Hargreaves Lansdown shares plummet 17% as investors swap trading from home for a return to the office – eating into its profits
- Pre-tax profits fell 20% on the same time last year in the six months to 31 Dec.
- Net new business fell by 28% to £2.32bn but customer retention was strong
- HL announces £175m spending package to bolster its digital offering
Hargreaves Lansdown shares fell 17 per cent this morning as investors swapped trading from home for a return to the office – eating into its profits.
The DIY investing platform revealed that reduced share trading volume and low interest rates resulted in a 20 per cent fall in profits in the secon dhalf of last year.
The FTSE 100 group, which now holds a market-leading 43.3 per cent market share of Britain’s consumer investing sector, saw pre-tax profits fall to £151.2million in the six months to 31 December, down from £188.4million a year before.
HL had been a significant beneficiary of the pandemic, as working from home Britons took up share trading in record numbers, but it said that net new business had fallen by 28 per cent.
Despite its dominant market position, HL has faced increased competition from the likes of AJ Bell and Interactive Investor
Despite adding £2.32billion in new business in the six months to the end of 2021, there appears to be evidence of the DIY investing juggernaut’s momentum beginning to slip.
However, HL’s total assets under administration – a key metric for a business of this kind – jumped 17 per cent over the six months to £141.2billion, while its client retention rate increased to 92.7 per cent.
But revenue slipped by 3 per cent year-on-year to £291.1million during the period, which HL attributed to lower share dealing revenue ‘as some of the more extreme trading volumes during Covid were not repeated and lower interest on client money’.
Hargreaves Lansdown earns interest on the cash that customers leave sitting in accounts uninvested, which although it is at a low rate is significant due to the substantial amounts held.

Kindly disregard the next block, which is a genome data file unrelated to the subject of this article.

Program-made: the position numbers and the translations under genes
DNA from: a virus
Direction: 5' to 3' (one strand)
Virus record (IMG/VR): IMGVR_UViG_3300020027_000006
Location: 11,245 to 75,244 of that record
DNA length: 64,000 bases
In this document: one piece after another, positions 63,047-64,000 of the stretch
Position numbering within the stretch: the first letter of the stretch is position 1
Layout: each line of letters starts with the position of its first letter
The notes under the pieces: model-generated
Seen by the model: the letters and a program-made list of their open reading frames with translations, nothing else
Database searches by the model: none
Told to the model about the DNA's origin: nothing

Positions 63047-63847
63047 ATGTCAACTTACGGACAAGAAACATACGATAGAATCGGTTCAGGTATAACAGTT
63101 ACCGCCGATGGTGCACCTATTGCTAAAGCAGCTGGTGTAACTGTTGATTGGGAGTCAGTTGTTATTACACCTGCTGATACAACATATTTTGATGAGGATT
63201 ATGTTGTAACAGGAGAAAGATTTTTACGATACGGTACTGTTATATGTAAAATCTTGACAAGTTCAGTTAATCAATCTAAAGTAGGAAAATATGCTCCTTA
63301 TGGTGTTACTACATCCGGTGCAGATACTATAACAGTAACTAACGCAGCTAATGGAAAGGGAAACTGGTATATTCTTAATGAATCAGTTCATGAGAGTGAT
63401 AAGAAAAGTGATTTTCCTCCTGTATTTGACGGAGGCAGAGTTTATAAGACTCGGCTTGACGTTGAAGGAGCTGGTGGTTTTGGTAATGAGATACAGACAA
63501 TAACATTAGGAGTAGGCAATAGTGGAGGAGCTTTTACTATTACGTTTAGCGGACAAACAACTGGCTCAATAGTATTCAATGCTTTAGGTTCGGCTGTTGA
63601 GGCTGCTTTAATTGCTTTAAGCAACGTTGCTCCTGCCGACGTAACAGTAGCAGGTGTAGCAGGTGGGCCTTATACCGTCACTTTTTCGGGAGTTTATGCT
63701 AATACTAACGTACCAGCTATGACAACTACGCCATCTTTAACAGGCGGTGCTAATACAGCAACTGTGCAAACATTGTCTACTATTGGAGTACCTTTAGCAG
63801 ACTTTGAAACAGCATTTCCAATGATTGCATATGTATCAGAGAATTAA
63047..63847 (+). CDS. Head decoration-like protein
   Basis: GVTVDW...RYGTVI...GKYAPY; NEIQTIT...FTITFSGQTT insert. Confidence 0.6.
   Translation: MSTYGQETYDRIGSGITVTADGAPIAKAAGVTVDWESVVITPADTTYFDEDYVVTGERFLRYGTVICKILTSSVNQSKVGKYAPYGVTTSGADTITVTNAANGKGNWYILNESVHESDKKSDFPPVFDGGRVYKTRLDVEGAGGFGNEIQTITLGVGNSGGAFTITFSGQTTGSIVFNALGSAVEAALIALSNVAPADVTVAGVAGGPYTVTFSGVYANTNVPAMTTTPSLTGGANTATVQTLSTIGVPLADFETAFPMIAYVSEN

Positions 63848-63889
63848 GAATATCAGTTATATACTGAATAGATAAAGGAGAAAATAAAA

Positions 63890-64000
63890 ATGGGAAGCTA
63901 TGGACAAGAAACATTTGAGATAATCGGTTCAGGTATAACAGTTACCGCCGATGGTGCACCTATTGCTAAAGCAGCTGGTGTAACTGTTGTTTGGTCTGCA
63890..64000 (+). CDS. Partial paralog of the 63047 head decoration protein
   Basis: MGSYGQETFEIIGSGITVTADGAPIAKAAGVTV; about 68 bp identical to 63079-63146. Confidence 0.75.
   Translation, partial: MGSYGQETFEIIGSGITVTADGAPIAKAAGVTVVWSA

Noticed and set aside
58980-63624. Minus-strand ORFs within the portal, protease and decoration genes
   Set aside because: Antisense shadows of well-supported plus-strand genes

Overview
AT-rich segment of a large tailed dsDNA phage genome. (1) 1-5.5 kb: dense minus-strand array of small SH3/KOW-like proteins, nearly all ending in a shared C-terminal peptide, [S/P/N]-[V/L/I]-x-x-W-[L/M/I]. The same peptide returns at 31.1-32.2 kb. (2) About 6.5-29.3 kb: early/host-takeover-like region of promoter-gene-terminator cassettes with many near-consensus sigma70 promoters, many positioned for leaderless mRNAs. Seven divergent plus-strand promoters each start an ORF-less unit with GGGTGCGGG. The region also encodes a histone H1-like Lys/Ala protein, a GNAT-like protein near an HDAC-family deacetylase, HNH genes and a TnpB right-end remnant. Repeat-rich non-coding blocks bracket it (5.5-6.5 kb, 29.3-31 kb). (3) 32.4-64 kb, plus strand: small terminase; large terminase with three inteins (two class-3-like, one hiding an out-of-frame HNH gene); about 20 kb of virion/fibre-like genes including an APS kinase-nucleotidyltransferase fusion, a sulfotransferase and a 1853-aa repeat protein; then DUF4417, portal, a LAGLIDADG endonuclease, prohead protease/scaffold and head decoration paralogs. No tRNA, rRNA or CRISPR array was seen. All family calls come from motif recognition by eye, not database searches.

Chief executive Chris Hill noted that revenue for the period was ‘only slightly down on last year’, adding that the comparative period at end of 2020 was ‘unique… with market events like Vaccine Monday that drove record-breaking stockbroking volumes, along with very strong net new client growth and net new business’.
Hill said: ‘As management expected, this was not the case in 2021 and we also saw the full impact of the record low interest rates on our revenues.
‘However, the strong performance from fund platform fees (+21%) demonstrates the benefit of our diverse revenue streams and our ability to deliver under various market conditions.’
Elsewhere, the firm revealed its strategy for its ‘next phase of growth’, which will include £175million of investment in HL’s tech capabilities over the next five years and a plan to expand into wealth management.
It said: ‘Now is the right time to target the broader wealth management market and set a new standard for how the UK saves and invests.’
Hargreaves Lansdown shares were down 17 per cent in early trading to 1,074p – and are down a third over the past year. There was some good news for shareholders, however, as HL upped its interim dividend by 3 per cent to 12.26p per share.
Despite this morning’s significant share price decline, analysts at Peel Hunt maintained their buy rating for HL with a target price of 1,835p.
The analysts said: ‘Hargreaves’ interim results this morning were ahead of consensus expectations (adjusting for strategic investment costs), with the lower levels of profitability reflecting revenue headwinds from both trading activity and prevailing interest rates.
‘The business continues to generate high returns and retains a strong balance sheet (cash of £433million).’
They added that rising interest rates globally should bolster HL revenues.
‘The business does have strong long-term prospects, in our view, which should be improved given the strategic elements of today’s update, albeit at some short-term cost.’